We're grateful for Sen. John Thune's leadership in introducing and shepherding a bill (called the TRACED Act) through the U.S. Senate that addresses the problem of robocalls.
These are automated telephone calls intended to sell a product, change opinion or gather information for another purpose. They have become an extraordinary irritant to anyone with a phone, and are the number one complaint received by the Federal Trade Commission.
Thune's position as chairman on the Commerce Committee's Subcommittee on Communications, Technology, Innovation, and the Internet gives him a front row seat to the problem. One alleged abuser of the technology, Adrian Abramovich, is accused of sending 97 million fraudulent robocalls between 2015-2016.
The TRACED Act passed the Senate on a vote of 97-1, which almost never happens in this divided time. Thune is hopeful the House will consider it without delay.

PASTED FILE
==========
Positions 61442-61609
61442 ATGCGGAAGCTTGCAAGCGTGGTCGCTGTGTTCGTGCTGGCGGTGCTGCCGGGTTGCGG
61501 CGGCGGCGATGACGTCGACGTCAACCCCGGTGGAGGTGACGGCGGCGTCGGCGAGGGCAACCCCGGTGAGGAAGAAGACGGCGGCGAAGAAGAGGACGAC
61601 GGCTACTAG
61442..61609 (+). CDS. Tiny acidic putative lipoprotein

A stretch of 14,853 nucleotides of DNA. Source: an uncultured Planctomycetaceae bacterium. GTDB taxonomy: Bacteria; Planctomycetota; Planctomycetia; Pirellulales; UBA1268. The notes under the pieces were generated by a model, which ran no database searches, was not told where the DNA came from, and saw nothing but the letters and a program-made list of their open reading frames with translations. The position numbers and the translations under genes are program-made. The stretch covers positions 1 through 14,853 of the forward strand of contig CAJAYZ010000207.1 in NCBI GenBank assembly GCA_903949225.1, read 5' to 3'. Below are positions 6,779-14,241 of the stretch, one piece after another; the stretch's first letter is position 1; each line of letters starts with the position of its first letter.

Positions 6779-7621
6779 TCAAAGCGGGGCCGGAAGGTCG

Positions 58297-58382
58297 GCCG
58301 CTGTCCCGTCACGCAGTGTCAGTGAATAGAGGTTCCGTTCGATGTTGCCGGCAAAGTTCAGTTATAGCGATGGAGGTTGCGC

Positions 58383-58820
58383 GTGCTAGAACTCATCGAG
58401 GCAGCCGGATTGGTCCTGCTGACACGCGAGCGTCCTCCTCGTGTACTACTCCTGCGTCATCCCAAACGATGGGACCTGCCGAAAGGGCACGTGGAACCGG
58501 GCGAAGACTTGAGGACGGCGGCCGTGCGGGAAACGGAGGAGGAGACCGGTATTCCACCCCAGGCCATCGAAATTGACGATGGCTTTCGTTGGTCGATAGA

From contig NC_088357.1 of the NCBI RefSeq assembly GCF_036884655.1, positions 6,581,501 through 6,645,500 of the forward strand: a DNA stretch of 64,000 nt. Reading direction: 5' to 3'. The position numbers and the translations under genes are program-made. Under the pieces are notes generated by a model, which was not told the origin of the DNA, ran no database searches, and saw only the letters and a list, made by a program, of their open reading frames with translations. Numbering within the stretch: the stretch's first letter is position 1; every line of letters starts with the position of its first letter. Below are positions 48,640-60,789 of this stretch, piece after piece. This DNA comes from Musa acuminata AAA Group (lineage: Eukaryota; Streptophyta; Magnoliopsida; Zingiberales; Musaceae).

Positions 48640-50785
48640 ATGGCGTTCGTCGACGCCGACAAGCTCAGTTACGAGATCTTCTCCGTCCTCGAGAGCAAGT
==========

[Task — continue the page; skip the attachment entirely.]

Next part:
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The bill increases the financial penalty to $10,000 per call, works toward creating a credible threat of criminal prosecution and prison, and makes it easier for carriers to lawfully block calls from reaching us in the first place.
So the big question (if passed by the House and signed by the President) is "Will it work?"
No one knows. Criminal behavior and greed aren't easily vexed. Some criminals may modify the technology to avoid detection. The details of enforcement and prosecution are yet to be tested.
We'll need to wait and see. Assuming it is put into law, it will take time to see results. But we appreciate the effort of Congress and others to address this problem head-on.